I was going to put Jill Dawson’s most recent book The Language of Birds on my list, but remembered I had this older work lurking in the 746. Fred & Edie is a fictionalised account of Edith Thompson and Freddy Bywater who were hanged in the 1920’s for murdering Edith’s husband.
Cooked by Michael Pollan
I love reading factual books about food and cooking and Pollan’s Cooked explores the mysteries and traditions of how and what we eat, through the use of earth, air, fire and water. I have seen the Netflix show but am still looking forward to reading the book.
Palladin by Elizabeth Taylor
It seems like a lot of the great bloggers I follow have been talking about Elizabeth Taylor for so long, so I thought I’d join them and see what all the fuss is about!
Espedair Street by Iain Banks
Imagine my surprise when I discovered two copies of Espedair Street in the 746! It’s been a long time since I’ve read any Banks, so I’m looking forward to this tale of a washed up rock star. I only plan to read it once though…
Horses by Keith Ridgway
I’m not gonna lie. I had the choice of two Ridgway’s and chose Horses because it’s short. Hey, we all have to have a strategy, right? I’ve loved Keith Ridgway’s work since I was blown away by Hawthorn and Child, and this tale, set on one wils night in south Dublin promises more of his unique outlook.
Nocturnes by Kazuo Ishiguro
A story cycle exploring music, love and the passing of time from Nobel Laureate Ishiguro. Sounds pretty wonderful to me!
The Prince of West End Avenue by Alan Isler
I’m a sucker for anything related to Shakespeare so am very much looking forward to this novel about the residents of a Jewish retirement home in Uptown Manhattan who put on a production of Hamlet.
Portia Coughlan by Marina Carr
I was lucky enough to see the original production of Portia Coughlan in Dublin over twenty years ago, but have never read the play itself. Portia Coughlan is the dark and twisted tale of a woman and her dead twin brother and Marina Carr never disappoints.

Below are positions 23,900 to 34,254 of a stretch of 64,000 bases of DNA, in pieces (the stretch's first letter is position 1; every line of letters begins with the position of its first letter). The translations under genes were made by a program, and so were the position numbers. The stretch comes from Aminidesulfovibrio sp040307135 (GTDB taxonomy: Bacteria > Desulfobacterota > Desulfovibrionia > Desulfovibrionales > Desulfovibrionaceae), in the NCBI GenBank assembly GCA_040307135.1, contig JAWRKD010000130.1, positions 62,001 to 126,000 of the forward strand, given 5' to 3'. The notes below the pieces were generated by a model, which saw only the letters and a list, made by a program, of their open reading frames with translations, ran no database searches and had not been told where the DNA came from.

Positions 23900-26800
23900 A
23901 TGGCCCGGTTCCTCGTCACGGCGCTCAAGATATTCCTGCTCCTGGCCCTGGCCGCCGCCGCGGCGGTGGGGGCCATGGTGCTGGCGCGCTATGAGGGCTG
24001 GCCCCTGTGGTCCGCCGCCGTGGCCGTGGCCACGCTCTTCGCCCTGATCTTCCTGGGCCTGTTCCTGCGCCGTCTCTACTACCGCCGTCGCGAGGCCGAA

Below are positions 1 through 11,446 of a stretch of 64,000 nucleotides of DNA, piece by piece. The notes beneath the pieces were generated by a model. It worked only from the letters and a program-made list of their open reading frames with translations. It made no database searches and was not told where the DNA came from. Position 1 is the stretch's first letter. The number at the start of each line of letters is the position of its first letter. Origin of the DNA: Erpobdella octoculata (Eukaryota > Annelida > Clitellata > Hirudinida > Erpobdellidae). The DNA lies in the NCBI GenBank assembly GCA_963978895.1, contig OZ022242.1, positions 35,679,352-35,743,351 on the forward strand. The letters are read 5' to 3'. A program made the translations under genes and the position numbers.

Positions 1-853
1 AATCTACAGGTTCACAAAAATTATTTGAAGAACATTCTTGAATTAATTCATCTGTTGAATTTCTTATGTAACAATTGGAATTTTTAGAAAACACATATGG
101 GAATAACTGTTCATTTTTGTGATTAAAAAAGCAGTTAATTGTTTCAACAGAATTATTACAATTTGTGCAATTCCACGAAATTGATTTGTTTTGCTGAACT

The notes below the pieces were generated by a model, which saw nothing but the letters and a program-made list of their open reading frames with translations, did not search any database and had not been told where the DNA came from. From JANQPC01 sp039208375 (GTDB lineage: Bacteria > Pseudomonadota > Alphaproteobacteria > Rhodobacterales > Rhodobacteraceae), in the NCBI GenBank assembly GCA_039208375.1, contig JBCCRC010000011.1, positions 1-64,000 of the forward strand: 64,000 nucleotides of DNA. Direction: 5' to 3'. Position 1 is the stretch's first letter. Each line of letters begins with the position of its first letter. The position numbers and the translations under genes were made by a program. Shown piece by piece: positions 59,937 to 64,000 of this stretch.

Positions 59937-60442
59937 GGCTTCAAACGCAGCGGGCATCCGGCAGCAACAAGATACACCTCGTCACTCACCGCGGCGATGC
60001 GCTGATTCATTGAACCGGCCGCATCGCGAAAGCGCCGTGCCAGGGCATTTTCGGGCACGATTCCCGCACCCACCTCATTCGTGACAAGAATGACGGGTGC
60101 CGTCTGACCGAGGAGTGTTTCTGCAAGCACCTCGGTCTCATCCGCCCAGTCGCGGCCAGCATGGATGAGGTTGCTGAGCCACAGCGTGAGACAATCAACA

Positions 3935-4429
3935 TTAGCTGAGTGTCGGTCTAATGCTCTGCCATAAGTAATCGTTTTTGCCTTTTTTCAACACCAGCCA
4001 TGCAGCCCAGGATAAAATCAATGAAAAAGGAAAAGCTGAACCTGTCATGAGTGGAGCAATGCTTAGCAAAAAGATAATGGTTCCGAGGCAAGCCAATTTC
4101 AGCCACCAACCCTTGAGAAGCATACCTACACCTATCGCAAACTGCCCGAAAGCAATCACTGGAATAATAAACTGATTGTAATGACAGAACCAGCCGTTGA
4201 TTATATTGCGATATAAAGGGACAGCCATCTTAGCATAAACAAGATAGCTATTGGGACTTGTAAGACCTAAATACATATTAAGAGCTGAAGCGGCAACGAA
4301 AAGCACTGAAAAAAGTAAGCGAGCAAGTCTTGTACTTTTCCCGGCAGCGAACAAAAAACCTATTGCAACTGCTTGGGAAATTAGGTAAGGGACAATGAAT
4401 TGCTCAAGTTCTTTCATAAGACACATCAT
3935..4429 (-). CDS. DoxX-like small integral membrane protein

Turbulence by David Szalay
I do love a series of connected short stories and these are all set on planes and explore the lives of twelve people in moments of crisis and how their experiences touch each other without them even knowing.
Hotel by Arthur Hailey
I have a bit of a tradition now of including a good old page turner from the 1970’s in my 20 Books! I’m pretty sure this copy originally belonged to my Dad, but I think the story of the guests and staff of a New Orleans hotel told over five days is the perfect summer read!
So, any thoughts on my choices? Have you read any of my 20? Any I should start with straight away, or save for later? Any I’m going to regret putting on the list? I’d love to hear what you think and I am really enjoying all the lists that have been posted so far this month.
I will be creating a Master post at the end of the week to share links to all your sighn up posts.
If you are joining in, grab the image for your blog and don’t forget to tweet along at #20booksofsummer20 – here’s to a great summer of reading!
I am a 40 something book buying addict trying to reduce the backlog one book at a time!